- 2018 will surprise us with several Romanian films, but let’s take it step by step. This month starts with Pororoca (dir. Constantin Popescu, drama), a long-awaited film with an unusual authenticity. The feature film tells the story of Tudor, played by Bogdan Dumitrache, and Cristina (Iulia Lumânare). They have a pretty ordinary life couple, focusing on raising their two children – Maria and Ilie. On a Sunday morning, Tudor and the children go to the park near the block. In a moment of distraction of the father, Maria disappears. Together with some other parents, Tudor desperately searches for her. After 30 minutes he calls the police, and Maria is officially considered missing.
It is really intriguing, right? The film’s premiere will be on Friday, January 19th, and this weekend it can be seen at Grand Cinema & More, Happy Cinema and Peasant Museum Cinema.
- The Disaster Artist (dir. James Franco, comedy); you have probably already heard this name lately. The film, directed by James Franco, re-enacts the events which led to the birth of the worst film of all times – The Room (dir. Tommy Wiseau). Tommy Wiseau, an outsider of the cinema industry whose dream has always been to be accepted by Hollywood as a true filmmaker, meets the wannabe actor Greg Sestero. They become friends and travel to Hollywood to make their dreams come true.
We could not have #weekendfilms without some fun facts, right?
- Greg Sestero stated that when Tommy Wiseau was writing the book, he said that there are only two actors who could play him in the adaptation: James Franco or Johnny Depp.
- To promote the film, the distributor rented the same billboard on Highland Avenue in Los Angeles that Tommy Wiseau rented five years ago to promote The Room (2003). The distributor even imitated the original graphic layout.
- In almost every interview for The Disaster Artist, James Franco mentions that Tommy Wiseau approves “99.9%” of the film. Tommy’s only objection was the lighting of the first scene. But Franco believes that this objection is influenced by the fact that Tommy was wearing sunglasses when he was watching it.
The film had its Romanian premiere on January 12th. This weekend (Friday, Saturday and Sunday) it is scheduled at Movieplex Cinema, Grand Cinema & More, Happy Cinema and Glendale Studio.
- Our last recommendation from the cinema is Darkest Hour (dir. Joe Wright, biography), a film for those who want to watch a biographic drama. During the early days of World War II, when the capitulation of France was imminent, Great Britain has to make a decision which will change the course of this war. As the Nazi forces seemed unstoppable and the Allies were blocked on the beaches of Dunkirk, the faith of Western Europe was in the hands of the newly-appointed British Prime Minister Winston Churchill.
Darkest Hour’s Romanian premiere will take place on Friday, January 19th, and can be seen during this weekend at Movieplex Cinema, Grand Cinema & More, Grand VIP Studios and Happy Cinema.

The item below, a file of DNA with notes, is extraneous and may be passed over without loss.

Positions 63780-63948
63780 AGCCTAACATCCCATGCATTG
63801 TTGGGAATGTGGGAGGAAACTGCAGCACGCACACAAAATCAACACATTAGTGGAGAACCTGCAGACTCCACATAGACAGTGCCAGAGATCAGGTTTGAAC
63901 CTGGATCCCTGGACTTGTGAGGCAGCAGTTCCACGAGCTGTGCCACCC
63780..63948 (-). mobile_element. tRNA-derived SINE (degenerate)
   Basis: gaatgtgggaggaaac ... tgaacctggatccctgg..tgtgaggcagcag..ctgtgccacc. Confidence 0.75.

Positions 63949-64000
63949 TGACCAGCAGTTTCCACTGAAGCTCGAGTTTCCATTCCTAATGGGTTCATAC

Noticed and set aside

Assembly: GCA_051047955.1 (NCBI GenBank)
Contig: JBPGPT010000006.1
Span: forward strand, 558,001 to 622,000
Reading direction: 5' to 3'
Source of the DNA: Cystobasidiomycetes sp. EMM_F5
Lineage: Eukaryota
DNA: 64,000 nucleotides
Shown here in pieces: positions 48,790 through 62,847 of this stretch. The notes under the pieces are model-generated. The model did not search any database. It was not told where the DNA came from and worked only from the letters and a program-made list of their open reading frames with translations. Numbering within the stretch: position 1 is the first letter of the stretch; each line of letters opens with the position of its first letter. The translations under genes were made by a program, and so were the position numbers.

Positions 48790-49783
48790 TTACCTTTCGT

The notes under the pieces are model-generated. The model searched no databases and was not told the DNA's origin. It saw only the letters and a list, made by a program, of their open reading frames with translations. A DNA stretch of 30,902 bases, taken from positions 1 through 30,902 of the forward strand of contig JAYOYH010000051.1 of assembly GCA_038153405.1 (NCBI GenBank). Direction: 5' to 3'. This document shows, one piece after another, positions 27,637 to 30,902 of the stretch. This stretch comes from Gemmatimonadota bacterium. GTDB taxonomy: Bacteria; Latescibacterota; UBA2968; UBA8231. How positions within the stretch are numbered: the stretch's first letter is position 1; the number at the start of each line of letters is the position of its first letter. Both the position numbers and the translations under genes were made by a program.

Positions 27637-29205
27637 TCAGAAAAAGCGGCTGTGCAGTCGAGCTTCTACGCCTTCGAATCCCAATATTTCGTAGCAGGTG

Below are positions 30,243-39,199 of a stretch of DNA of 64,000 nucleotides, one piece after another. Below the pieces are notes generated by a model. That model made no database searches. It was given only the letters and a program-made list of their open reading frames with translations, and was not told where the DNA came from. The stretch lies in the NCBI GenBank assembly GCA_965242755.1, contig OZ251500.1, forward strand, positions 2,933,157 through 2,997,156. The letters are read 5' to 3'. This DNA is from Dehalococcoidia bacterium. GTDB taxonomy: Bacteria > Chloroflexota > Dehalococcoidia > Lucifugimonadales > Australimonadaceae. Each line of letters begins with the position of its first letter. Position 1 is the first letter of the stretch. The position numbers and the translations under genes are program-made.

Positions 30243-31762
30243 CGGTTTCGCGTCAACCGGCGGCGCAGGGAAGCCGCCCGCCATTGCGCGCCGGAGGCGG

From the comfort of your home:
- After the holidays, our friends from CINEPUB have a new website and new Romanian films recommendations, which can be watched for free from home. The premiere of the week is The Childhood of Icarus (dir. Alex Iordăchescu, drama). The film, which is the first feature film of Alex Iordăchescu and the last film of Guillaume Depardieu, tells the story of Jonathan Vogel, who suffers a serious accident and goes to Professor Stivlas Karr’s clinic for a leg regeneration treatment, which he lost. The result isn’t the one expected. Jonathan Vogel also has ‘to repair’ something from his past, and he would want to go back in time.
The film is a valuable entry in the online list of Romanian films of CINEPUB and can be found here.
- Also on CINEPUB, but this time from the documentary category, we recommend Romanian Cinema (dir. Vlad Nedelcu, documentary). The film brings the well-known contemporary New Romanian Cinema face to face with the public. You can watch Florin Șerban (director), Ana Ularu (actress), Victor Rebengiuc (actor), Ada Condeescu (actress), Ada Solomon (film producer), Radu Muntean (director), Adrian Sitaru (director) and Irina Margareta Nistor (film critic) talking about the latest years of the Romanian cinematography.
The documentary can be seen right here.
- Inside Out (dir. Pete Docter, Ronnie Del Carmen, animation). Last but not least, the animation film of 2015 and one of our favourites, Inside Out enters on our recommendation list. In this colorful animation, Joy, Fear, Anger, Disgust and Sadness work together and fight in trying to make Riley, a cheerful and carefree young girl who is about to relocate to San Francisco, to move on and make new friends.
Three fun facts:
- The writers considered up to 27 different emotions, but settled on 5 (Joy, Sadness, Disgust, Fear and Anger) to make it less complicated. Some of the major emotions that ended up being cut included Surprise, Pride, and Trust.
- Some of the memory balls in Riley’s mind contain scenes from other Pixar movies, such as Carl and Ellie’s wedding in Up (2009).
- When Pete Docter and Jonas Rivera pitched the film to Mindy Kaling (the voice of Disgust), she was moved to tears and said, ‘I think it’s great that you guys are making a film which shows that it is difficult to grow up and that sometimes it’s okay to be sad about it.’
The film is broadcasted on Saturday, January 20th, starting at 8:00 PM on Antena 1 and Antena 1 HD.
an article by Romina Banu
English translation by Andreea Andrei